In our news wrap Monday, two of President Trump’s former campaign aides, Paul Manafort and his business associate Rick Gates, will stay under house arrest for now as part of charges in the special counsel’s probe of Russian election-meddling. Also, the House Ways and Means Committee began work on a tax bill as Democrats and Republicans jousted over whether the bill would help more than hurt.
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In the day's other news: President Trump is heading to South Korea, after winding up two days in Japan.
He complained today about the trade imbalance with Japan, and defended his tough talk on North Korea. He called the North a threat to the civilized world.
We will get a full report after the news summary.
And back in Washington, two of President Trump's former campaign aides will stay under house arrest for now. They're charged in the special counsel's probe of Russian election meddling. One-time campaign chairman Paul Manafort and business associate Rick Gates appeared today in federal court in Washington. They have pleaded not guilty to conspiracy and money laundering. The judge has asked for more information on a bond package to guarantee that they won't flee.
The House Ways and Means Committee began work on a far-reaching tax overhaul bill today. It would cut the corporate rate, simplify individual rates, and add more than a trillion dollars to the national debt.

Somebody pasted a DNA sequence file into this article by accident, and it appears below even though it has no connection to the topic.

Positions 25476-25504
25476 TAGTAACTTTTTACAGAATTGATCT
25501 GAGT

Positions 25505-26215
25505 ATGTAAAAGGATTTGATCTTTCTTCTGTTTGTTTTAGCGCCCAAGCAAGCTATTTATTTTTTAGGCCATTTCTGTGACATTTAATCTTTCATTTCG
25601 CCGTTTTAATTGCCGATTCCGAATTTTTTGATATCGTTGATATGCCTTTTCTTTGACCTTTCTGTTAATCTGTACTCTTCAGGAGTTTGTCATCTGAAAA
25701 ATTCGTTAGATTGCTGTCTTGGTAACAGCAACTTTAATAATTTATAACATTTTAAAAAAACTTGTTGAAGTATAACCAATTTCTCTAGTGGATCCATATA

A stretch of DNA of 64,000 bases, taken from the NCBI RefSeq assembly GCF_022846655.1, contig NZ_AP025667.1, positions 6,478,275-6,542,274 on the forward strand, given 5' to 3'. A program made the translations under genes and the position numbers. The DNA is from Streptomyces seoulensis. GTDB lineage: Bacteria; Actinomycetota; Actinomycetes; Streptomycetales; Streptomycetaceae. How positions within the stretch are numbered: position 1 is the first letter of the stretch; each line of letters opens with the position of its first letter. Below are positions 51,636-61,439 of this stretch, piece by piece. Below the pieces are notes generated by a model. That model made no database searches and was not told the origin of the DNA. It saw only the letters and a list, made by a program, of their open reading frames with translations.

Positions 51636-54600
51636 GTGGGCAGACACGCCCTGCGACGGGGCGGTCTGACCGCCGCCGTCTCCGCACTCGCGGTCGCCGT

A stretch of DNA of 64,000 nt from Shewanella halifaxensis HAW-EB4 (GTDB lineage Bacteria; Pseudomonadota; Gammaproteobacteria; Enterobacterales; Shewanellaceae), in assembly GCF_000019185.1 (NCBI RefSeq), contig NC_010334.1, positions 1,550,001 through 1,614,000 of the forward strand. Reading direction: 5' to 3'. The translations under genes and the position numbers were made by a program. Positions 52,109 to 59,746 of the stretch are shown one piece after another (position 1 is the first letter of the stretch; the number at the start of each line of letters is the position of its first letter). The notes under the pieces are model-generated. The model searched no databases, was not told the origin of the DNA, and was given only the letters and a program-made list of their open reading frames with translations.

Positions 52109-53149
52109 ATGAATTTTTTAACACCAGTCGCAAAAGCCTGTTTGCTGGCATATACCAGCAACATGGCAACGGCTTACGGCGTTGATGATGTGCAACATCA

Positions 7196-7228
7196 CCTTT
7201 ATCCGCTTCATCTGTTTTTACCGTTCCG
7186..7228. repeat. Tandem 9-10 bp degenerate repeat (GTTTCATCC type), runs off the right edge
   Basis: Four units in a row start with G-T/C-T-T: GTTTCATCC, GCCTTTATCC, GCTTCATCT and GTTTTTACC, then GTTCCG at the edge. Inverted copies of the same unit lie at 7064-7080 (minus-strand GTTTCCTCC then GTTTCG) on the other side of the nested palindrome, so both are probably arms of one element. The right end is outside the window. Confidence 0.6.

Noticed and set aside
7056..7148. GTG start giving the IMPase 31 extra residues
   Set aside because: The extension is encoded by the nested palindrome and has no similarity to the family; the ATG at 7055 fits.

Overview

Republicans and Democrats jousted over whether the bill would help more than hurt, and who would benefit.
Rep. Kevin Brady:
We stand on the doorstep of delivering the most sweeping tax overhaul in more than 30 years. But make no mistake, this day and this historic legislation is not about us. It's about providing long overdue relief to American workers, families, and job creators.
Rep. Bill Pascrell:
I don't care whether you live in Dakota, Jersey. This thing is really shafting everybody. It's an equal-opportunity shafter, this bill. I got to admit that. There are a lot of people expecting a tax cut who will be big losers under this bill.
The lawmakers heard from staff today that the bill would likely mean tax hikes for about 38 million Americans by 2023. But Republicans countered that, in the near term, most people will get tax cuts.
In South Sudan, warnings today that more than 1.25 million people face starvation. The United Nations and the South Sudanese government say that's double the number from last year. And they say the country could plunge back into famine. The world's youngest nation has been ravaged by a civil war that's killed more than 50,000 people since 2013.
2017 is on track to become one of the three hottest years on record. The other two, 2015 and 2016, but unlike this year, those two years had strong El Nino weather patterns that boosted temperatures. The U.N.'s weather agency reports the average surface temperature this year has run nearly two degrees Fahrenheit above pre-industrial levels.
And on Wall Street today, stocks made modest advances, and Three major stock indexes closed at record highs. The Dow Jones industrial average gained nine points to close at 23548. The Nasdaq rose 22 points, and the S&P 500 added three.